Over the past few decades, there has been much debate and discussion concerning the impacts of the greenhouse effect and climate change on the planet. But while there is consensus among the scientific community that these can result in crises for society and the environment at large, just exactly what these crises are remains a question for many. In other words, people know that climate change due to the greenhouse effect spells disaster, but what specifically these disasters are is often unclear. The simple answer is that the full extent of the greenhouse effect will likely involve a host of problems in various facets of life. This essay provides a quick glance at the impact of the greenhouse effect in the future its effects on sea levels, biodiversity, and agriculture.
What is the extent of the greenhouse effect now?
In order to understand how the greenhouse effect impacts the world, it is important to first understand what the greenhouse effect is. The greenhouse effect takes its name from a phenomenon similar to greenhouses. A greenhouse is a structure traditionally made of glass panels. This enclosed structure absorbs the heat coming from the sun and traps it within the enclosed space. This process results in the interior of the house becoming warmer than outside of it. Something similar happens with the greenhouse effect, except that in this case certain types of emissions accumulate in the atmosphere and become like the glass that traps the heat on the earths’ surface. These emissions are known as greenhouse gases and they include carbon dioxide, methane, and nitrous oxide among others. These gases come from a variety of sources, most of which are human activities like the burning of fossil fuels and the raising of animals for meat (United States Environmental Protection Agency [EPA], 2020).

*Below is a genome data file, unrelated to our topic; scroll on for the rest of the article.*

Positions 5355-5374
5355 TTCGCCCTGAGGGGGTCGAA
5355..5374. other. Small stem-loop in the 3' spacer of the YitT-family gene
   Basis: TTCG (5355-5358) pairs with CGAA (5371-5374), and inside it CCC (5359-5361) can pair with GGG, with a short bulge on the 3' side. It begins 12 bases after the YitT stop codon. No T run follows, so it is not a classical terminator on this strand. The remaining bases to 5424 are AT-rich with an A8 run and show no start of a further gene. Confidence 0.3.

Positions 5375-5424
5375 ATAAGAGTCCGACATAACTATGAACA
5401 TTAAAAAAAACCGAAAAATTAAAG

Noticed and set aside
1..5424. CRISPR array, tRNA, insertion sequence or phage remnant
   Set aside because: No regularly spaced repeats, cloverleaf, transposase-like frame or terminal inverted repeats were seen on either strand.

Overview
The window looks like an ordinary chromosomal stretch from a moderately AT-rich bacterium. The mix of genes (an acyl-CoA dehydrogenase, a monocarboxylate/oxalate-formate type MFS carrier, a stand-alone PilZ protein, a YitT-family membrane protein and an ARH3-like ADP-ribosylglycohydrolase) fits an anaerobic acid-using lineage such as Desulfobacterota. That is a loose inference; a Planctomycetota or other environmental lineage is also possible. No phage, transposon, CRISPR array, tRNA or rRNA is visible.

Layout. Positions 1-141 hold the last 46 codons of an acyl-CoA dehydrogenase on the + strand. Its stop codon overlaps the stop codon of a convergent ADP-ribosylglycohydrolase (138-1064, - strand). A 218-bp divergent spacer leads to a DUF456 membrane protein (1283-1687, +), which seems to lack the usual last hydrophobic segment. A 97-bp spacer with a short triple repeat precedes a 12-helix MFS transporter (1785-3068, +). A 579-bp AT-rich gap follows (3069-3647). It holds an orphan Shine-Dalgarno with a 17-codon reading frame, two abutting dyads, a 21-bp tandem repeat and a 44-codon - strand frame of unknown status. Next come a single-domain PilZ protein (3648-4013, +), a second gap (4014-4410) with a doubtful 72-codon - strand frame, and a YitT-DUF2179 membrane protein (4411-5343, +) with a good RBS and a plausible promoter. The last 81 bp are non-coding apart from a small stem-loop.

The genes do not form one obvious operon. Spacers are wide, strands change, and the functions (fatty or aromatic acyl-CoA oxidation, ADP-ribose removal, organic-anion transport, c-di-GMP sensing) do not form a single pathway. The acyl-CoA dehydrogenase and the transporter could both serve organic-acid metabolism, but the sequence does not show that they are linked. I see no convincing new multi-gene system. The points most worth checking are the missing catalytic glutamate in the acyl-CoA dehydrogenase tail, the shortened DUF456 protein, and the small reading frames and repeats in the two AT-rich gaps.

The greenhouse effect is projected to cause massive consequences for sea levels across the globe in the future. As average temperatures continue to rise due to heat trapped in the atmosphere, ice sheets across the globe are melting at a rapid pace. For instance, studies have shown that glaciers around the world are melting much faster than expected. Water from the melted ice, in turn, is added to the oceans to the point that sea levels rise. Although the rise is gradual, sea levels may be high enough in the future to flood coastal and low-lying areas (Folger, 2013). For instance, many of the world’s major cities are located in coastal areas since these offer them direct access to trade routes along the world’s oceans. Megacities such as Osaka and Tokyo in Japan, Shanghai and Hong Kong in China, and San Francisco in the US open up to the Pacific Ocean. Meanwhile, the Atlantic Ocean is flanked by major cities on both east and west including New York, Rio de Janeiro, and many European and African metropolitan centers (Holder et al., 2017). These cities located on the edge of oceans will become flooded, thereby necessitating the migration of tens if not hundreds of millions of people. The rise of sea levels and the accompanying problems represent a tremendous financial, humanitarian, and infrastructural challenge to future generations.